Democratic Self-Indulgence and the Analgesic State
Name-checking "what Jonathan Rauch of the National Journal once called demosclerosis," David Brooks devotes his latest column to the fact that "governments have become entwined in a series of arrangements that drain money from productive uses and direct it toward unproductive ones." The crescendo:
States across the nation will be paralyzed for the rest of our lives because they face unfunded pension obligations that, if counted accurately, amount to $2 trillion — or $87,000 per plan participant.
All in all, governments can’t promote future prosperity because they are strangling on their own self-indulgence.
In his original article, Rauch nails the what of 'demosclerosis' while dancing around the why, and Brooks furthers the mystery by pinning the blame on simple 'self-indulgence'. What is it about ourselves that 'we' are indulging?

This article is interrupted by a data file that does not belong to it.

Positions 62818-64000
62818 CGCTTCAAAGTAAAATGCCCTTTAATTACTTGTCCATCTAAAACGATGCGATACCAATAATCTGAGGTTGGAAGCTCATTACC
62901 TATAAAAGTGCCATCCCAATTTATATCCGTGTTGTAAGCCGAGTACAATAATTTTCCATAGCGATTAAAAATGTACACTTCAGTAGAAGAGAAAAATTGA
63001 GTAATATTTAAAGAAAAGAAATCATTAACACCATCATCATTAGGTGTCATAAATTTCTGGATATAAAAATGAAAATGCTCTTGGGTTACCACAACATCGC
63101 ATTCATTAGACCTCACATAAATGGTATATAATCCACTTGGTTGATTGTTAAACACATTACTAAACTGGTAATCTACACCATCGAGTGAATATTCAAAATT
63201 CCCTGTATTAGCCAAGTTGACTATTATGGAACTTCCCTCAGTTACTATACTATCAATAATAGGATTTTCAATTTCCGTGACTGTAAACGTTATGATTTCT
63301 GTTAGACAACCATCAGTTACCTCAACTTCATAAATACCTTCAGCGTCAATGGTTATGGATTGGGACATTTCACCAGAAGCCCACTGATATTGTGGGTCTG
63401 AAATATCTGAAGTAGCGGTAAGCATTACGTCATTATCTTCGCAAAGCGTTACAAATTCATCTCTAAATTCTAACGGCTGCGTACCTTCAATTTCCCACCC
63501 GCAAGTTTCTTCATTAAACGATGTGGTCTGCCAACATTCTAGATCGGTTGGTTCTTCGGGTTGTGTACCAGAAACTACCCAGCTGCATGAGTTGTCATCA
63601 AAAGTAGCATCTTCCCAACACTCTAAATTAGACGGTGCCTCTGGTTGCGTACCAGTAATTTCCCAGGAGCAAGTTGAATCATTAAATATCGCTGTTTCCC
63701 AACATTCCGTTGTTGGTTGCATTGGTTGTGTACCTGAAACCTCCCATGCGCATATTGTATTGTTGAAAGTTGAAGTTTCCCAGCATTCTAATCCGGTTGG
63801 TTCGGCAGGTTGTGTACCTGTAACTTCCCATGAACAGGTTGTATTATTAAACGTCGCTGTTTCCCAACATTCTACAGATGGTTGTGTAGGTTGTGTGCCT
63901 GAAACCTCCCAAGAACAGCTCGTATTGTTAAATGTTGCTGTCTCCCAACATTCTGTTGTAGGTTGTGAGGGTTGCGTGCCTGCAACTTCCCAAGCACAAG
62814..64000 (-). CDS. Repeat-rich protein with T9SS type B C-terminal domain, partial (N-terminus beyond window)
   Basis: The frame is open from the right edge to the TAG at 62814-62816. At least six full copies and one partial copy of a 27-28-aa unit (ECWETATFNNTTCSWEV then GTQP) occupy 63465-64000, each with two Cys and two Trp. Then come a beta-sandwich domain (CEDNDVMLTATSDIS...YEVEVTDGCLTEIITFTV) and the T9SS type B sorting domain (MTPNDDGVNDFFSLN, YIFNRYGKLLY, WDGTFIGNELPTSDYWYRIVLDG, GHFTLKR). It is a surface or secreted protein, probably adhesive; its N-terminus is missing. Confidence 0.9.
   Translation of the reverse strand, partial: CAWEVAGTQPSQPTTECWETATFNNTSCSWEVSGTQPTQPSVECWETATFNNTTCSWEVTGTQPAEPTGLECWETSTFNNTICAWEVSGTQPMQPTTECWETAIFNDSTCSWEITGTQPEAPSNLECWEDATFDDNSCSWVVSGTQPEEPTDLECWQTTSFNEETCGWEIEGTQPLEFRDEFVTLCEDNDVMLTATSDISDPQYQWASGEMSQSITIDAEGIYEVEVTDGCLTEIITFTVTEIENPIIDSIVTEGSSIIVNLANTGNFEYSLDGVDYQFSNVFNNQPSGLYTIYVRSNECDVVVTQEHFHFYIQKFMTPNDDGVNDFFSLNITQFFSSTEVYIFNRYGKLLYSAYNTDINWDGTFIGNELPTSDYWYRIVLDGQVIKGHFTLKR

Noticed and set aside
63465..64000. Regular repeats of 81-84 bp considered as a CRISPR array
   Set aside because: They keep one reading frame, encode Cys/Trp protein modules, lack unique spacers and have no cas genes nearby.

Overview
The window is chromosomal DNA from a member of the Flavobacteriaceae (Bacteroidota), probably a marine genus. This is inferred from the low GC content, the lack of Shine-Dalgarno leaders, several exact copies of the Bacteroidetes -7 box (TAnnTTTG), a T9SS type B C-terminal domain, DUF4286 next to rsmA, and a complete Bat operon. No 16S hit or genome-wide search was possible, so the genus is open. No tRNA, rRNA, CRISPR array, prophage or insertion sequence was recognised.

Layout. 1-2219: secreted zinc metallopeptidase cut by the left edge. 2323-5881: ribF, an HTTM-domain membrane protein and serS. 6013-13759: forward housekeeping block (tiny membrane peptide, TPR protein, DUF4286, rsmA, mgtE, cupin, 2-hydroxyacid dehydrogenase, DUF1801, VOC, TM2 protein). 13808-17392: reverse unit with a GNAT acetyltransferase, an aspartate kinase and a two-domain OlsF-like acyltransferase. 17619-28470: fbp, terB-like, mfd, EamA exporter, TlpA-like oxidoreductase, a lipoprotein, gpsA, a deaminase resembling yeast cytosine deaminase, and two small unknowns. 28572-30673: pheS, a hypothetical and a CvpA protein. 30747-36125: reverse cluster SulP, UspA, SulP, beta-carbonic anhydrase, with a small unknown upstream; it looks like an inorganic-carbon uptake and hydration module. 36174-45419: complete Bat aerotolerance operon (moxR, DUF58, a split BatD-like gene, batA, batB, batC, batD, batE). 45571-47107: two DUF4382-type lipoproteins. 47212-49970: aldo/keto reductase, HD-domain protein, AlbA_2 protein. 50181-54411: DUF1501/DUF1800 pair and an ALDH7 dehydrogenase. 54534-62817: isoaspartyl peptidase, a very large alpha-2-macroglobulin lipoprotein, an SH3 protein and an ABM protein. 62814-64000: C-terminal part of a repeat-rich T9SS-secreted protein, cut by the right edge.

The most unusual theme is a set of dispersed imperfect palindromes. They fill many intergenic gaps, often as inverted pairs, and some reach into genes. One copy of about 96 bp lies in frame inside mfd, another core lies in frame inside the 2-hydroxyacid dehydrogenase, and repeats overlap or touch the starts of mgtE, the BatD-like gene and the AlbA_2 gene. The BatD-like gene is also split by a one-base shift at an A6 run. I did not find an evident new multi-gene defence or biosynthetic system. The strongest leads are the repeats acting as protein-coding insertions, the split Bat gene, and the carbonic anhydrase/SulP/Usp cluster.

I'd put it very plainly: our fear and loathing of suffering. The growth of the entitlement state has been driven by a powerful desire to prevent Americans, whether in the public or private sector, from suffering. And the frightful lesson of the past several decades is that minimizing suffering cannot be the mission of government -- certainly not among a free people, and apparently not even among a people willing to slip into servitude. Not only is government uniquely bad at funding the sorts of outlays that minimize suffering -- the sensitivity to suffering, and the appetite for its minimization, seems to have no limit in democratic times. Put these two pathologies together, and what you see today is what you get.
The real reckoning behind the economic crisis is a crisis of democratic culture. Brooks, dinged by conservatives for his love of muscular government, at least can envision a purpose for government beyond and besides minimizing suffering. That alone puts him on the side of a democratic culture with a future. On the other side are those for whom the war on suffering is the pursuit of justice. Bill Clinton was smart enough to know that government can feel your pain for free; the hard facts of the Obama era make plain that government will go broke before it can take your pain away. Forget, for a minute, the Surveillance State, the Police State, or any familiar symbol of government gone hopelessly wrong. What we can least afford is the Analgesic State, and the fears that it so dearly indulges.